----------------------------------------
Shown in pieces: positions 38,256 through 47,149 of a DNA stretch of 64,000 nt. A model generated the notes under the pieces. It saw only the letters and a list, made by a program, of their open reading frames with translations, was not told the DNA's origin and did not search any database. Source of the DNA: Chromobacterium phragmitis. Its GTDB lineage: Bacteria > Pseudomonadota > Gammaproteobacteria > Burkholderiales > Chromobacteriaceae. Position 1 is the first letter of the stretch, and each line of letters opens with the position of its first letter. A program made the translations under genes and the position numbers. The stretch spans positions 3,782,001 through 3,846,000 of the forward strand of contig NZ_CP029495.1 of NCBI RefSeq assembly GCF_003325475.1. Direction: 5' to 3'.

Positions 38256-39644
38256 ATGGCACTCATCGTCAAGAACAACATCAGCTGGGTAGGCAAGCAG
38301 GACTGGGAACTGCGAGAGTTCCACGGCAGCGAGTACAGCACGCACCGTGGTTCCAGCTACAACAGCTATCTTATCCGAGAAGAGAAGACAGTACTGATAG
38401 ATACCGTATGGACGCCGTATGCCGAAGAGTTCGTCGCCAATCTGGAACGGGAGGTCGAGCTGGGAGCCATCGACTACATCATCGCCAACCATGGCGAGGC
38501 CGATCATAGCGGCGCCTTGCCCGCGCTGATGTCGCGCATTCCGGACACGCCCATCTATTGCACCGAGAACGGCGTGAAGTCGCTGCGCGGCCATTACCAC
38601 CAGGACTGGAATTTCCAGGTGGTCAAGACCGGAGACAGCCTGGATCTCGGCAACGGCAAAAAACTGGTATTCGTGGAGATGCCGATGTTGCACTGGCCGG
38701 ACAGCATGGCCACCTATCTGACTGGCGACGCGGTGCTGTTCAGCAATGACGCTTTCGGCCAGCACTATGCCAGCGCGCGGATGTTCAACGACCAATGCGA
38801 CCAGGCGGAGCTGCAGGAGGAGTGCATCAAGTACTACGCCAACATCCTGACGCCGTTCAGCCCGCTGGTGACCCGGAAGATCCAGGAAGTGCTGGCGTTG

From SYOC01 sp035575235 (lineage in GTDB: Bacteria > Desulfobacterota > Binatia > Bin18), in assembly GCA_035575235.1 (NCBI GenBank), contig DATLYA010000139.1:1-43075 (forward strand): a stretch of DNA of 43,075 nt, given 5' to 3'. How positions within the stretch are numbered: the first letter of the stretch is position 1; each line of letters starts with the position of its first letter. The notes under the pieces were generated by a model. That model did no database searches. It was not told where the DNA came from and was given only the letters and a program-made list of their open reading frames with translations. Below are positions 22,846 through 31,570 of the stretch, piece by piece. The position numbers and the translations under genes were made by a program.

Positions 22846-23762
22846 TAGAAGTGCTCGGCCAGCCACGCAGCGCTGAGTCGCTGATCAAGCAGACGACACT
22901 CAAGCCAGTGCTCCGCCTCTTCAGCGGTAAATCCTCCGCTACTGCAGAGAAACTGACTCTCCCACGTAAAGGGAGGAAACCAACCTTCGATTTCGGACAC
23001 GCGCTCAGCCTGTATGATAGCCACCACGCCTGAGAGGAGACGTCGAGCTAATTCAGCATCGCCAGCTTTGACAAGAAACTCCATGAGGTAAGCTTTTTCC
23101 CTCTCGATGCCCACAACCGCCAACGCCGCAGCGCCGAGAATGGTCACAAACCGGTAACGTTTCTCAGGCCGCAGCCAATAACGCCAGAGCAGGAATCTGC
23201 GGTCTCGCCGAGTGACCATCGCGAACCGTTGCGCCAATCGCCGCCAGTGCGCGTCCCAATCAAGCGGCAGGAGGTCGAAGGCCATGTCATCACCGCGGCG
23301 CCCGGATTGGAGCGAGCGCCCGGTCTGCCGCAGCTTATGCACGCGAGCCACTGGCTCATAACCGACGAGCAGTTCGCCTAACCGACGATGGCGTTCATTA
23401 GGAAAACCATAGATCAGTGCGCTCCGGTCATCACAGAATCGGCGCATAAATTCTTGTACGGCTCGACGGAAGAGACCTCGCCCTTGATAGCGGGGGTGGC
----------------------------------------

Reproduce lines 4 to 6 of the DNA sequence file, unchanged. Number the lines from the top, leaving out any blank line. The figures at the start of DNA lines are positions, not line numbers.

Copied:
38301 GACTGGGAACTGCGAGAGTTCCACGGCAGCGAGTACAGCACGCACCGTGGTTCCAGCTACAACAGCTATCTTATCCGAGAAGAGAAGACAGTACTGATAG
38401 ATACCGTATGGACGCCGTATGCCGAAGAGTTCGTCGCCAATCTGGAACGGGAGGTCGAGCTGGGAGCCATCGACTACATCATCGCCAACCATGGCGAGGC
38501 CGATCATAGCGGCGCCTTGCCCGCGCTGATGTCGCGCATTCCGGACACGCCCATCTATTGCACCGAGAACGGCGTGAAGTCGCTGCGCGGCCATTACCAC